To remove barriers that prevent many rural and remote communities from accessing federal funding, DOE simplified the application process for this grant funding opportunity, did not require cost share, offered technical assistance, and reduced the financial reporting requirements to deliver for rural America.

Nearly 97% of the country’s land mass is considered rural, providing open space with access to some of the best wind and solar resources in the country. To help unlock this potential, the selected projects cover a range of clean energy technologies, from solar, battery energy storage systems, energy efficiency upgrades, and microgrids to wind, heat pumps, grid improvements, and electric thermal storage.

  • Five of the projects use microgrids to displace the use of diesel fuel—reducing costs, greenhouse gas emissions, and the risk of fuel spills from transporting fuel across sensitive ecosystems of Alaska.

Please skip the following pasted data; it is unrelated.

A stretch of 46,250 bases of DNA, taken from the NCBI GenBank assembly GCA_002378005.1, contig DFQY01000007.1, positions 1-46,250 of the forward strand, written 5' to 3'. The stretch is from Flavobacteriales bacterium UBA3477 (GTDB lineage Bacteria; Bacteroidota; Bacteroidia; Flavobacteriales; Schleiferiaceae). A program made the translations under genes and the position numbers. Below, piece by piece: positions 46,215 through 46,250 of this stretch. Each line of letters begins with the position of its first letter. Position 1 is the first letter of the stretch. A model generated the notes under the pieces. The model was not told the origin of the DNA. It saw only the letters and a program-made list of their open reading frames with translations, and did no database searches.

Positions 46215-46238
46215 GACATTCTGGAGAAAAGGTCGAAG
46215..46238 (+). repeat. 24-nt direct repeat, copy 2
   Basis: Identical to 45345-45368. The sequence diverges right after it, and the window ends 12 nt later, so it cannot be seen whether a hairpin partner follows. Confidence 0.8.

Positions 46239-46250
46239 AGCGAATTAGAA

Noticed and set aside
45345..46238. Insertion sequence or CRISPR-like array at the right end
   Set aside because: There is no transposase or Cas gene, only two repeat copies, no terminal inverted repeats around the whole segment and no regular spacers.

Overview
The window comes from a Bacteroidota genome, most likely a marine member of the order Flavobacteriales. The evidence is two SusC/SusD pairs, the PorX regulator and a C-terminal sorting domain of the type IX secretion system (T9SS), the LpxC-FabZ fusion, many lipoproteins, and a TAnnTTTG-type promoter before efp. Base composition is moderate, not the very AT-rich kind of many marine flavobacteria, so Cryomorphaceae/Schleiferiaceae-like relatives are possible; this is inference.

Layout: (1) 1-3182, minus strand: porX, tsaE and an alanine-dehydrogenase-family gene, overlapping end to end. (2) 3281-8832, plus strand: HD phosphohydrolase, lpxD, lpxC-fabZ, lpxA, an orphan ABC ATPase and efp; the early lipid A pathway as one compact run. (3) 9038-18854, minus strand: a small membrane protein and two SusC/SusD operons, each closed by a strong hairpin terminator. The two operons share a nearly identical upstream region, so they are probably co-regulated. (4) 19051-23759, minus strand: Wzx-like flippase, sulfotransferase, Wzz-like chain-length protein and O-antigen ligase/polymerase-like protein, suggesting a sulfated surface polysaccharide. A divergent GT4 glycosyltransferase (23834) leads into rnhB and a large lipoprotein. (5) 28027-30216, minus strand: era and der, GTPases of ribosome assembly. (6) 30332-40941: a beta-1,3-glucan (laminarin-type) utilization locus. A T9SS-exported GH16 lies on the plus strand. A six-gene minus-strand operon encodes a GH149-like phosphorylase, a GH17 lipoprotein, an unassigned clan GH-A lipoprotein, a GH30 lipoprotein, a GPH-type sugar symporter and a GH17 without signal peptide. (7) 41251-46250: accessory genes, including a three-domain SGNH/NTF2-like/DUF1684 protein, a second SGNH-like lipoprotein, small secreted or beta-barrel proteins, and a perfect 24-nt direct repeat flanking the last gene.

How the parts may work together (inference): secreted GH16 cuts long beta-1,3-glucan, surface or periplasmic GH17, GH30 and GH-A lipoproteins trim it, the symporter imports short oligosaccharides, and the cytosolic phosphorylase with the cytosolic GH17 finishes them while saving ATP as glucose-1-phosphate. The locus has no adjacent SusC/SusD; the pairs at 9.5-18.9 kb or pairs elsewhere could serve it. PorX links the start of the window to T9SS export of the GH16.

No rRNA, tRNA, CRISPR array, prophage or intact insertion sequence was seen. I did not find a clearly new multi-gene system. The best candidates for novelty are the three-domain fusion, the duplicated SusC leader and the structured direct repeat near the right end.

• Four projects use distributed energy resources to help reduce net energy purchases.
  • Four transmission and distribution projects help to improve energy reliability and resiliency—increasing capacity for future renewables and reducing environmental and health impacts.
  • Three electrification projects increase energy access using both a solar-as-service model and homeowner model.
  • Two battery energy storage systems reduce net energy purchases and displace backup diesel, and one heat pump project displaces the need for heating oil.

In line with President Biden’s Justice40 Initiative to advance energy and environmental justice, all 19 selected projects are in or adjacent to disadvantaged communities that are disproportionally overburdened by pollution, and historically underserved. Key impacts from a sample of these selected projects include:

  • Providing rooftop solar power and replacing aging HVAC and lighting systems for up to nine K-12 public schools located in historic Selma, Alabama to increase energy efficiency and lower energy costs.
  • Creating a microgrid to provide vital backup power during outages for a health clinic, child development center, and food distribution center for the Choctaw Nation of Oklahoma’s Poteau campus, located near “Tornado Alley.”